Sunday, 13 September 2015

Labour's darkest hour

My seventeenth piece for the Independent, on Labour's political death wish, otherwise known as the election of Jeremy Corbyn as its leader, is here. For the record, I think this could well be my most-read piece ever, with over 6,000 Facebook shares, so quite pleased with it.

Saturday, 5 September 2015

Corbyn’s pacifism won’t really affect Britain from opposition, right? Wrong

Another week, another revelation about what a Corbyn-led foreign policy would look like. It is enough that Labour would, as it did in the days of George Lansbury, be directed into a position of “peace at any price”, even if that were saving lives from genocide in Kosovo and Sierra Leone, as a previous Labour government did.

This is not an exaggeration: it is hardly a surprise that the chair of Stop the War Coalition, by definition, supports the idea that any military action by the West under any circumstances is a bad thing (although, strangely, that organisation has shown itself not so against war when it is conducted by a non-Western power, such as Russia).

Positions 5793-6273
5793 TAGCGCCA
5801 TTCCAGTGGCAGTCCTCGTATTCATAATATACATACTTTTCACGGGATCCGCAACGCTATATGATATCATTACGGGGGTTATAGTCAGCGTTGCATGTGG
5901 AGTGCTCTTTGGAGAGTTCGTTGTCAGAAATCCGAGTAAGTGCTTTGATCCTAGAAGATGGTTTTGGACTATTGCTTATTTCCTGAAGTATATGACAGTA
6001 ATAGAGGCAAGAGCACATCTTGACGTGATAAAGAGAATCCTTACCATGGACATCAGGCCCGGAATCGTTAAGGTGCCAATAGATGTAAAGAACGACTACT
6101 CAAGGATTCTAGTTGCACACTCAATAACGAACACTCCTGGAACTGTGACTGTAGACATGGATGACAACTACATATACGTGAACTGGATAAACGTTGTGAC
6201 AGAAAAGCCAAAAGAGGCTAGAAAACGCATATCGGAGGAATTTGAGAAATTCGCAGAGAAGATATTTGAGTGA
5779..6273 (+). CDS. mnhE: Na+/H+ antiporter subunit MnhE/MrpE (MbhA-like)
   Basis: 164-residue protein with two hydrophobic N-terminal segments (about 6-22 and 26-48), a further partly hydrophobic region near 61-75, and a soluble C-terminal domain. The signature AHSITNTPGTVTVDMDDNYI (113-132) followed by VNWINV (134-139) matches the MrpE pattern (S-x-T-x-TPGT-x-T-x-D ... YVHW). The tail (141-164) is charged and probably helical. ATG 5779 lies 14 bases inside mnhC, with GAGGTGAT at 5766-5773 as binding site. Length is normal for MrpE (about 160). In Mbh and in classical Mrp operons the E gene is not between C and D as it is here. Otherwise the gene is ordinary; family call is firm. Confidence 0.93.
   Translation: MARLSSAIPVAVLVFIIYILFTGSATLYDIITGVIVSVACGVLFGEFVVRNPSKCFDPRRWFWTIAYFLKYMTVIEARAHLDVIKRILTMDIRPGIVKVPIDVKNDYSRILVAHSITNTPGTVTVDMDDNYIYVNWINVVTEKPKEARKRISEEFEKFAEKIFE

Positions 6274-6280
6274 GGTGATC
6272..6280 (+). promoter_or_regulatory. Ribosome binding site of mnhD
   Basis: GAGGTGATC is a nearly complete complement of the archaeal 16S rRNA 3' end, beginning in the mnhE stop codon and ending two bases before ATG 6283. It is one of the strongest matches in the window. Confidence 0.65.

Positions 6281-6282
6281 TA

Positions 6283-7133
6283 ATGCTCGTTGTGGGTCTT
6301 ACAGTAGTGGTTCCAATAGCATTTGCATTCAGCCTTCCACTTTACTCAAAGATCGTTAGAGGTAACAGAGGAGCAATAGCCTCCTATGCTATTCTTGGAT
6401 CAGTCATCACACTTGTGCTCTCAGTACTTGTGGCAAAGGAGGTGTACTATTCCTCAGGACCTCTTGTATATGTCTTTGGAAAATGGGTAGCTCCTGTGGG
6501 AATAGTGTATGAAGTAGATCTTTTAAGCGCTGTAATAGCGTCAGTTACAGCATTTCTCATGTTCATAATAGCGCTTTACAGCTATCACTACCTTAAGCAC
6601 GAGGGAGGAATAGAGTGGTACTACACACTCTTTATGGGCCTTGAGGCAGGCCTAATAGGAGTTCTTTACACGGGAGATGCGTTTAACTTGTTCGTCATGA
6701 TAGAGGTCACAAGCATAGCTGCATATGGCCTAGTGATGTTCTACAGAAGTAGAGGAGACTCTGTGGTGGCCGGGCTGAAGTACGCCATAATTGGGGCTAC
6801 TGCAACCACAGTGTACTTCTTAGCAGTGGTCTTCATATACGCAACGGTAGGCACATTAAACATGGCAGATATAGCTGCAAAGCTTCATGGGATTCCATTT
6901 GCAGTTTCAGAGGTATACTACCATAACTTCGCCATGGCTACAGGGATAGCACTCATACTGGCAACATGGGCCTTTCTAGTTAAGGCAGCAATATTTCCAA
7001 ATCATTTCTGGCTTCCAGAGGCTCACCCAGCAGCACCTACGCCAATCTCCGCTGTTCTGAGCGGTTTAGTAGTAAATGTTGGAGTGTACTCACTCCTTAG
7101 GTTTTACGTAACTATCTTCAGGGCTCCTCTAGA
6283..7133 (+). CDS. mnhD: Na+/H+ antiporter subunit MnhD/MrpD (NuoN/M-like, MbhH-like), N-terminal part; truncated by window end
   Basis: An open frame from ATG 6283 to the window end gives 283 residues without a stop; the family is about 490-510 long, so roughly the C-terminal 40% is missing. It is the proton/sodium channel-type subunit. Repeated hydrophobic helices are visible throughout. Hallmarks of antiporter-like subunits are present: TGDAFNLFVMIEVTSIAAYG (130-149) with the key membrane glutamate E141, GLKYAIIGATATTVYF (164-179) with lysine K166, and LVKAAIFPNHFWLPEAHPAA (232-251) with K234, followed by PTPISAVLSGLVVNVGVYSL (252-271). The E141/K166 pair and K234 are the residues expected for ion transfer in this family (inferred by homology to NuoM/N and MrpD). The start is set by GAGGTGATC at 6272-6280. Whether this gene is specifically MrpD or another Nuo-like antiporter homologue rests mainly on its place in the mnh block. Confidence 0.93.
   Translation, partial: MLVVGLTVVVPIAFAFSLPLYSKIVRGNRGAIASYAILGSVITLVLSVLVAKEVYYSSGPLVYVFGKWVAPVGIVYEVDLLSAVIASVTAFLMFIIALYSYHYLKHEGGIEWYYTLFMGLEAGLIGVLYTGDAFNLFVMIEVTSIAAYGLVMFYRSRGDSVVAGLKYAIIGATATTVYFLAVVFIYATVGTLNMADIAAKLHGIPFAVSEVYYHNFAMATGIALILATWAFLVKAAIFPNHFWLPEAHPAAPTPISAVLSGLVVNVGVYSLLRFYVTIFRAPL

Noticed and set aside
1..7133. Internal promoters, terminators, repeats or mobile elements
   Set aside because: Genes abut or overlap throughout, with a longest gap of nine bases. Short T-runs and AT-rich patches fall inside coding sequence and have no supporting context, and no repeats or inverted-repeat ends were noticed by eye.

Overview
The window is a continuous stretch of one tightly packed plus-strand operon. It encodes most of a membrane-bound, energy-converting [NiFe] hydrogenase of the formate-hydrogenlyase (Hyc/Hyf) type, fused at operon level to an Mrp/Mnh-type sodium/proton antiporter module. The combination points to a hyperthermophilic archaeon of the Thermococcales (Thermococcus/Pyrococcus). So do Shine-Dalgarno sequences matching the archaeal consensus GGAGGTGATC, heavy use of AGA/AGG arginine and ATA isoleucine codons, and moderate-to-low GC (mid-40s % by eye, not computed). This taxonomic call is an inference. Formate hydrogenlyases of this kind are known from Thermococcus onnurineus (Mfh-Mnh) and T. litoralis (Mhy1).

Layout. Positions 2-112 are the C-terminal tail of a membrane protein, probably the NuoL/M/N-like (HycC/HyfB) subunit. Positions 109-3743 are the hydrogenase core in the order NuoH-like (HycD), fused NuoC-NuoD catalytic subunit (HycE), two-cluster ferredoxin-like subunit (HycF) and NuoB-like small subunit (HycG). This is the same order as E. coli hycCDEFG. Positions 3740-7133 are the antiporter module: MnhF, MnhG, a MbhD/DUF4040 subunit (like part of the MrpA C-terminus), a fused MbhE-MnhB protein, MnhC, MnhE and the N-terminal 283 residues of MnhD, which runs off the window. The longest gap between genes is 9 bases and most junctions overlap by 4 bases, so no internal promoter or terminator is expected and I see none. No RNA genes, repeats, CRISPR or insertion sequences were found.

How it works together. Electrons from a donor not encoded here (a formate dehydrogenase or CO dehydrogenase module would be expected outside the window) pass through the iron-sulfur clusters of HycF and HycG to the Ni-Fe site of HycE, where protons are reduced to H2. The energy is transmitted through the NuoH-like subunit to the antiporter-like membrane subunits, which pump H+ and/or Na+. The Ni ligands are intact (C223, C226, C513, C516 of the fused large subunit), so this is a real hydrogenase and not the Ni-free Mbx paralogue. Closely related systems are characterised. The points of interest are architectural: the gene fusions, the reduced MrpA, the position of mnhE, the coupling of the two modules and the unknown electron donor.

And so we have been treated in recent days to a reminder that Corbyn regards the death of Osama Bin Laden as “a tragedy”. While, in times of peace, it is right to uphold the right of anyone to a fair trial, Bin Laden was killed in war zone. And it is difficult to imagine many British citizens agreeing with that particular stance, let alone those of New York, where he contrived the death of three thousand.

Leaving on one side the fact that this statement was made on PressTV, the propaganda channel of a deeply unpleasant regime, it is extraordinary that we even have to make these arguments.

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